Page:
Book Review Franco’s female political elite

June 12, 2014
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Senoritas_in_blueSeñoritas in Blue. The Making of a Female Political Elite in Franco’s Spain. The National Leadership of the Sección Femenina de la Falange (1936-1977). By Inbal Ofer. (Brighton; Portland, Oregon: Sussex Academic Press, 2009.)

Señoritas in Blue by Israeli historian Inbal Ofer is a welcome study about the Spanish women’s division of the Francoist Falange. The organization, La Sección Femenina, was founded in 1934 by Pilar Primo de Rivera, the sister of the fascist leader José Antonio Primo de Rivera, and created to mobilize and provide a political education for women. The Sección Femenina continues to be misunderstood and its history and significance distorted by simplifications and stereotypes, despite the existence of several excellent studies by historians and Hispanists including Franco Rosario Ruiz, Celia Valiente, Immaculada Blasco, Helen Graham, and Kathleen Richmond. The richness of the existing scholarship has been Ofer’s challenge as a professor at the University of Tel Aviv.

The book relies on the Sección Femenina’s archives, currently held in the Royal Historical Academy and the General Administration Archive in Spain. Ofer also uses numerous periodicals and several interviews with former leaders of the organization. However, the main value of the work lies in both the questions she poses and the new analytical frames she employs to answer them.

Is it possible, she wonders, to speak of the existence of a female political elite in a regime that systematically pursued the exclusion of women from the public sphere? Throughout the book, the author not only demonstrates that such an elite could be forged despite its organic link with the Falangist Movement (the fascist single party, FET y de las JONS ), but moreover that the women Falangist leaders used their privileged position to promote an autonomous political and social agenda. The collective experience of visibility and action in public life, therefore, would serve as a crucial point of reference in the future when a set of reforms came in the late 1950s, improving the situation of Spanish women.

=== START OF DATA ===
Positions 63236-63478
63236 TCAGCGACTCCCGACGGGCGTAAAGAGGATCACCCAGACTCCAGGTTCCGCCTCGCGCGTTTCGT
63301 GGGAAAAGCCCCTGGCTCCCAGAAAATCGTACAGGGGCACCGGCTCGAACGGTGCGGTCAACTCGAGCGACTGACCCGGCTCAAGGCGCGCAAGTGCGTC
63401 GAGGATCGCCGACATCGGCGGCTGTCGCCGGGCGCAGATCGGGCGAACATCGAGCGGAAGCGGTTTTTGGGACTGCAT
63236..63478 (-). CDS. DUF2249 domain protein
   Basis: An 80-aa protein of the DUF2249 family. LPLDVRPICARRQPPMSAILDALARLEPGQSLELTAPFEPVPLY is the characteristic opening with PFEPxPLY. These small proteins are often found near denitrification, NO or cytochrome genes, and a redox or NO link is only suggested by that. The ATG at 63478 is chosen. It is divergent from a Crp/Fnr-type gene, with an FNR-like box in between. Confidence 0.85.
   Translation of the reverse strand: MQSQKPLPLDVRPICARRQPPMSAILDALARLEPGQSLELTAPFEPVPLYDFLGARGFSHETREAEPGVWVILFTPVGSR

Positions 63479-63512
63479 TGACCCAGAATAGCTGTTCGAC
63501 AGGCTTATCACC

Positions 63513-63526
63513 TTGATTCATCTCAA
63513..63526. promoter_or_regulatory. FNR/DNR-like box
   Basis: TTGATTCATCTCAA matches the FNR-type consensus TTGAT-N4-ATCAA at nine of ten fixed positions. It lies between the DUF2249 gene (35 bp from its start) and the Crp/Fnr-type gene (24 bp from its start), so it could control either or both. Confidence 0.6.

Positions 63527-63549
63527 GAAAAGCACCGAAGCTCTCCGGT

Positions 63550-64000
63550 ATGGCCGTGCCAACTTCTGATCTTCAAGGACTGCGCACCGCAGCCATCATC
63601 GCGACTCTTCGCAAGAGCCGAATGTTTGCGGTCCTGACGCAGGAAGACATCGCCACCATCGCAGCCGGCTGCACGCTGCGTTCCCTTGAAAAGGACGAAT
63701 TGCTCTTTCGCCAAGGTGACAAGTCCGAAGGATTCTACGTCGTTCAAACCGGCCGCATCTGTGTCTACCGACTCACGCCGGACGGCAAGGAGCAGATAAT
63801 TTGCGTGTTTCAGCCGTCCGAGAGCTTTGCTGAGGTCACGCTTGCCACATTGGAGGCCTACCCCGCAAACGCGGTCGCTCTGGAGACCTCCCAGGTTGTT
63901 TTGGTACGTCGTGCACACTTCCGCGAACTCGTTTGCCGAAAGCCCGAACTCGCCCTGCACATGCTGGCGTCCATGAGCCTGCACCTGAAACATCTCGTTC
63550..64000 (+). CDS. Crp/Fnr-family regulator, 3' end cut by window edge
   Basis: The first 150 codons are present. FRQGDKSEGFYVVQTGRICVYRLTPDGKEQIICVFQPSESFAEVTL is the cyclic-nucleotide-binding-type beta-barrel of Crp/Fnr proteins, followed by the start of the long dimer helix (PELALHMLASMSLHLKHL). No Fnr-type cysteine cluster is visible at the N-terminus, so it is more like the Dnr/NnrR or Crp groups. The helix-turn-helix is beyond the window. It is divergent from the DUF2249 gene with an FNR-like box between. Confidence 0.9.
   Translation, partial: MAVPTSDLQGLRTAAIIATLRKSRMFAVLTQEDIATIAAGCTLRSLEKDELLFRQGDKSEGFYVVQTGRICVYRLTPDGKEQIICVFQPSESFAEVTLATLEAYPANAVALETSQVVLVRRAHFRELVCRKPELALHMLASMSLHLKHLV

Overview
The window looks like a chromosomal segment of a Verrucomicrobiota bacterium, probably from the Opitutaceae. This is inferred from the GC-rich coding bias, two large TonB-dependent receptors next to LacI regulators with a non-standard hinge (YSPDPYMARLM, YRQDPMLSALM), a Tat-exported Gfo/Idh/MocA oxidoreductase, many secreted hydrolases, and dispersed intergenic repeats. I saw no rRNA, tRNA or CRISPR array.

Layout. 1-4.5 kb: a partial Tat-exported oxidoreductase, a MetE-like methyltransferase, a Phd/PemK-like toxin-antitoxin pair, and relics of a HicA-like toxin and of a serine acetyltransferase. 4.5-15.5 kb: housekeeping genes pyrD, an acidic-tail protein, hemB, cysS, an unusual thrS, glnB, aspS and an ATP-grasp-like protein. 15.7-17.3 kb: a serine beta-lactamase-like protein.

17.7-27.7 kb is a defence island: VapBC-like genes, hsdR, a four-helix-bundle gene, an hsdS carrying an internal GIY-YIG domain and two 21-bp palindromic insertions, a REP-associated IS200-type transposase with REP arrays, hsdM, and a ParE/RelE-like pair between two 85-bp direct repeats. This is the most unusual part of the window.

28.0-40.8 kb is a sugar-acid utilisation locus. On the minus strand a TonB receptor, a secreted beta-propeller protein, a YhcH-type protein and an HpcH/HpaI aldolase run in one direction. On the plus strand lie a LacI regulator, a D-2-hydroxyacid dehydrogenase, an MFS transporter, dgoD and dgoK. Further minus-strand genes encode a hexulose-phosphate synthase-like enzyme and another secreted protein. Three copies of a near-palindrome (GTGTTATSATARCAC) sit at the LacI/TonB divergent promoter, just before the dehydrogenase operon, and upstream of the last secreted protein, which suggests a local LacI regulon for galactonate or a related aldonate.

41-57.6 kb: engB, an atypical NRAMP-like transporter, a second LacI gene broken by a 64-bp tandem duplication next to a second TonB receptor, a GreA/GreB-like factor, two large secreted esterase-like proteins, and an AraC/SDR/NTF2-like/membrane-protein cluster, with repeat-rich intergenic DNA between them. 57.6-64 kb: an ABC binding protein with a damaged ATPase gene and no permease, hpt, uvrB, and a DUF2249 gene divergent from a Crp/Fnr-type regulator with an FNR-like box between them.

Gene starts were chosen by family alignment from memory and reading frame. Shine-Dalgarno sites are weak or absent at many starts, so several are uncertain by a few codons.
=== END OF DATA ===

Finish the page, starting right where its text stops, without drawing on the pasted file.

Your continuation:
Ofer shows intellectual courage when she goes one step further and challenges one of the premises that hovers above (but is not explicitily posited by) previous research on this topic. Given that the women’s section of the Falange promoted an agenda aimed at framing, mobilizing, and improving the material, cultural and legal conditions of Spanish women, is it correct to describe the organization as “feminist”?

Ofer claims that the answer is “yes,” and thereby joins other distinguished scholars who have argued for new conceptualizations of feminism—including research by ​​Karen Offen whose writing on France in the early 1990s gave way to a paradigm shift in the understanding of historical feminism. In addition, by working with Franco Linz’s definition of Francoism as an “authoritarian” regime–as opposed to a “totalitarian” one–Ofer highlights the Sección Femenina as one of the various “political families” that supported the dictatorship and could thus negotiate positions of power and legitimate forms of activism. One way the Sección exerted its influence was in its support of the reform of the Civil Code in 1958 that modestly improved the legal situation of Spanish women and the Law of 1961 that introduced political, professional, and working rights for Spanish women.